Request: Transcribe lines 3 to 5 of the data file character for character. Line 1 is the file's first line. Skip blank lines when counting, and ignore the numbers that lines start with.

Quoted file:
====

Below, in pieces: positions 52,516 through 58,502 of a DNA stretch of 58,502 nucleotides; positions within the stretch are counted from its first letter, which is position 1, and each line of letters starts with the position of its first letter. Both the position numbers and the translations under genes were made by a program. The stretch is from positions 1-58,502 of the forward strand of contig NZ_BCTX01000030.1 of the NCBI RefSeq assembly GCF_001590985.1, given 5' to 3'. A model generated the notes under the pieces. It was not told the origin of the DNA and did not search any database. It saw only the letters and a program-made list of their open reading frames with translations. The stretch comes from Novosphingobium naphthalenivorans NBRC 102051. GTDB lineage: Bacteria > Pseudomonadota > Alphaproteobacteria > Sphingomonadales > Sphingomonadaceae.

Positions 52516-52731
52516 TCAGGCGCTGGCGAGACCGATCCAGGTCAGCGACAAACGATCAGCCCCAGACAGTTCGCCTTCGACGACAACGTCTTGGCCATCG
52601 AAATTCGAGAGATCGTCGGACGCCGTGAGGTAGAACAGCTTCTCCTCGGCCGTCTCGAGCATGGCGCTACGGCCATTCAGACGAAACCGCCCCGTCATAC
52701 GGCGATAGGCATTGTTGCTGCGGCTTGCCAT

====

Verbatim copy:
52516 TCAGGCGCTGGCGAGACCGATCCAGGTCAGCGACAAACGATCAGCCCCAGACAGTTCGCCTTCGACGACAACGTCTTGGCCATCG
52601 AAATTCGAGAGATCGTCGGACGCCGTGAGGTAGAACAGCTTCTCCTCGGCCGTCTCGAGCATGGCGCTACGGCCATTCAGACGAAACCGCCCCGTCATAC
52701 GGCGATAGGCATTGTTGCTGCGGCTTGCCAT